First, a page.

If We Were Having Coffee… 4th June
If we were having coffee, I would thank you for taking the time to meet me here over a cup of coffee. I hope you had a relaxed weekend and the week ahead is looking great for you.
If we were having coffee, I’d tell you that after blogging every day all through April, I wanted to give myself a break for a few days in May. But a well deserved week long break extended to a month. No, I was not lazing around but I got sucked into a giant chaotic tornado. Some aspects of this chaos were amazing, some of it were challenging and a part of the chaos was depressing and utterly frustrating. Guess that’s what life is all about. It isn’t always a smooth sailing but we have to readjust our sails and move ahead.
If we were having coffee, I’d share that I lost a colleague last week. She had cancer. She was in her early 50s and was so vivacious and charming. Her death truly saddened me. As you can see that I haven’t mentioned here that ‘she had lost her battle with cancer’. There’s a reason behind it.
When I shared this sad news with my friend in these very words, her question made me re-think. She asked me, “Did she not try hard enough?” I said, “She did. She was strong and faced all the pains and struggles with a smile, in fact her courage was truly awe-inspiring. She was a wellness instructor and worked despite the challenges and helped people heal and de-stress.” And as I said that, I realized how wrong I was.
As we got talking, I figured that when we say someone has ‘lost her battle with cancer’, we are actually demeaning them as well as their family. Dying from cancer does not make someone a loser.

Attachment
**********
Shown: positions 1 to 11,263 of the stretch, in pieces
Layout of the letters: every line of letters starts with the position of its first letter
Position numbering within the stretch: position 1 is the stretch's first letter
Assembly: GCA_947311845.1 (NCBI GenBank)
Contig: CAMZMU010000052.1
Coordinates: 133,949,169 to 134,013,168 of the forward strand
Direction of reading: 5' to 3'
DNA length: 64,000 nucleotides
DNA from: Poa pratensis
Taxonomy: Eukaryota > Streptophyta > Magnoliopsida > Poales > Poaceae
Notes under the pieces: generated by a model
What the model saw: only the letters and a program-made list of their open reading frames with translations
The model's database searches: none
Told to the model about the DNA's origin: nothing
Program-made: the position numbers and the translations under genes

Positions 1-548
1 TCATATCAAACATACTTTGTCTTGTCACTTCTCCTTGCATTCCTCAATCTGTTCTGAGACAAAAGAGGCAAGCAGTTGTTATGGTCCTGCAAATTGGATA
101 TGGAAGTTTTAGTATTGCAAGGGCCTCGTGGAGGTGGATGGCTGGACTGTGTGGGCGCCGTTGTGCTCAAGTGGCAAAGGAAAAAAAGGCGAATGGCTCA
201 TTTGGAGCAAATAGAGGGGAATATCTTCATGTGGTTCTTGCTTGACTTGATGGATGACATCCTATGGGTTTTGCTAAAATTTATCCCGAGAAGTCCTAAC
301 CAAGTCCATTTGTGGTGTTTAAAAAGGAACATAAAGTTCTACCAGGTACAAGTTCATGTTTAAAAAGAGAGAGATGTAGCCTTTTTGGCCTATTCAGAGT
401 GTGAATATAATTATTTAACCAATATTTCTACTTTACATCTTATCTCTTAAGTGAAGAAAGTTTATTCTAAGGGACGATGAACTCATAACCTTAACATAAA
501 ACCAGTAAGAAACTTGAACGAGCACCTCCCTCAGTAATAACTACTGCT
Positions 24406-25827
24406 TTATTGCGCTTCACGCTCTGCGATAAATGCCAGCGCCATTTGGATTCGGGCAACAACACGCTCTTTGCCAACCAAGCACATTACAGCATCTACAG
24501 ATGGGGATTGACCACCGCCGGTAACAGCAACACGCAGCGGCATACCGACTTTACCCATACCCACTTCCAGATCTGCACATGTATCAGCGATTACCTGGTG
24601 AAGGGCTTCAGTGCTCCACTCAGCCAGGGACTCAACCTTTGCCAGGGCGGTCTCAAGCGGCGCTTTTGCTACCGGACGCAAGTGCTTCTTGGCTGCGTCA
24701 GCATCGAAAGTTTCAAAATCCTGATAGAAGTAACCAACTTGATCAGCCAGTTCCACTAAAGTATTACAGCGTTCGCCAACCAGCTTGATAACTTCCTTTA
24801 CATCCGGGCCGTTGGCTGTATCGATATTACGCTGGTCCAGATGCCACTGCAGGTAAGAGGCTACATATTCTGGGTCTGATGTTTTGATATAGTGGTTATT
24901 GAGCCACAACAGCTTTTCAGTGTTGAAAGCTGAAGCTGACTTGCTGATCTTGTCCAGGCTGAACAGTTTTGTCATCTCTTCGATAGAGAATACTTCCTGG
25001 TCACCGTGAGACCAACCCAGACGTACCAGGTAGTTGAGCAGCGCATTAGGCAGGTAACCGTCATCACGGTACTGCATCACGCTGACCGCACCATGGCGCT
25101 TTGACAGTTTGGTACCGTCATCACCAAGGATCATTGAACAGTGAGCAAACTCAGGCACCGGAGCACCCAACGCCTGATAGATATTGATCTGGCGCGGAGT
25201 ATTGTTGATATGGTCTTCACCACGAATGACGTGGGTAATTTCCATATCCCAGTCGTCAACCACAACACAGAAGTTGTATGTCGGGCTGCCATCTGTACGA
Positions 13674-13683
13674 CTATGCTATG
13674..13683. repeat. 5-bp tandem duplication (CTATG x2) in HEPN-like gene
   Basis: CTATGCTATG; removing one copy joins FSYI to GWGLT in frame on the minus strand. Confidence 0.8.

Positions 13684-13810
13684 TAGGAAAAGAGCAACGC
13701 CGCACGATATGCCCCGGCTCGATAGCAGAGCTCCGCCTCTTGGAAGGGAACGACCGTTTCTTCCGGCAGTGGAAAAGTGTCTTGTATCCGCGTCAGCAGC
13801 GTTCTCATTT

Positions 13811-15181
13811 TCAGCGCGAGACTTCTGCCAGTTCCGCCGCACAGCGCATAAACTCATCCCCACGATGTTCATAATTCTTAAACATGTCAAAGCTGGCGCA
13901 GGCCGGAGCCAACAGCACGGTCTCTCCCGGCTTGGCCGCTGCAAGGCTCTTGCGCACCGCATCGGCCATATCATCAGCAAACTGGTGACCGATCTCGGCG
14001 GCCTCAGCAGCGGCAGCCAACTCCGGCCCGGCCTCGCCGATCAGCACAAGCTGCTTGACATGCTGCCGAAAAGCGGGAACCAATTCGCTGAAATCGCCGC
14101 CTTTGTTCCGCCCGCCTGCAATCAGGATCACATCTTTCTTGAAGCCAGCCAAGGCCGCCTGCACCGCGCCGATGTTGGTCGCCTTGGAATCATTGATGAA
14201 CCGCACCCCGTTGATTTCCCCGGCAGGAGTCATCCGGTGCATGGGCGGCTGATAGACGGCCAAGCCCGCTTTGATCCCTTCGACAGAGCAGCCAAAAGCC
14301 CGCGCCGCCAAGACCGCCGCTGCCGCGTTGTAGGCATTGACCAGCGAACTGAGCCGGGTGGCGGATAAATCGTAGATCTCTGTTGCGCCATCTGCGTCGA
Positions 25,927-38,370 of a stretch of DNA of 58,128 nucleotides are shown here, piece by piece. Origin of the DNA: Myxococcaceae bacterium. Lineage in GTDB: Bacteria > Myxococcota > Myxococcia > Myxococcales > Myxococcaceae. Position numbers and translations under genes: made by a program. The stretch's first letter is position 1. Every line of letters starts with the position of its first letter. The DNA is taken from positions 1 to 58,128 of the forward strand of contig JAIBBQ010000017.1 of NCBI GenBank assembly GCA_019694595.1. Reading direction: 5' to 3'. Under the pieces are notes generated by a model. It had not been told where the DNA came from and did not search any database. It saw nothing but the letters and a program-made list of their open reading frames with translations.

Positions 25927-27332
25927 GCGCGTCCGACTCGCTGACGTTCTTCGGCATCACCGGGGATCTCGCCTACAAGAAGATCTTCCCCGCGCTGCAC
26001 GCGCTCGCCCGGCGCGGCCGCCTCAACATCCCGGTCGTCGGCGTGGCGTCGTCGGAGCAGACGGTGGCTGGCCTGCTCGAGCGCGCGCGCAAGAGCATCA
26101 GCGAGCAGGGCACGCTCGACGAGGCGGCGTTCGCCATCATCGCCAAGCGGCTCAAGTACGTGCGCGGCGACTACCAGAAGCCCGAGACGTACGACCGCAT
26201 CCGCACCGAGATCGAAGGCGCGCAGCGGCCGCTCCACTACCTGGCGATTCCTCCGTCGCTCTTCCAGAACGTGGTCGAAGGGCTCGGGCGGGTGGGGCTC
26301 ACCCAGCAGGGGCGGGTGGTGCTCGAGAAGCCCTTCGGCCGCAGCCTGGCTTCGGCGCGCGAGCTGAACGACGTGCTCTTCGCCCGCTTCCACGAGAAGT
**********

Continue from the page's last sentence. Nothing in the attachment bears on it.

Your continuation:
Using the terms like battle or war with reference to cancer implies that if a patient fights hard enough, and/or long enough, he or she will be able to make their tumor go away and win the war. We know that the journey with cancer is difficult and tumultuous which requires a lot of patience, courage and tolerance. In the course of this journey, if cancer patient dies, his dying should not be viewed as being defeated.
When you die, it does not mean that you lose to cancer. You beat cancer by how you live, why you live, and in the manner in which you live. – Stuart Scott
Thank you A for making me realize that I should remember my colleague as victor in life and not a loser in death. And that we should stop letting the cancer appear to be the winner. What do you think about this?
If we were having coffee, what would you talk about? Please share a snippet of your day/life with me below in the comments!
If we were having coffee, I’d thank you for joining me here today and hope we meet soon again. Until then…
Linking this to #MondayMusings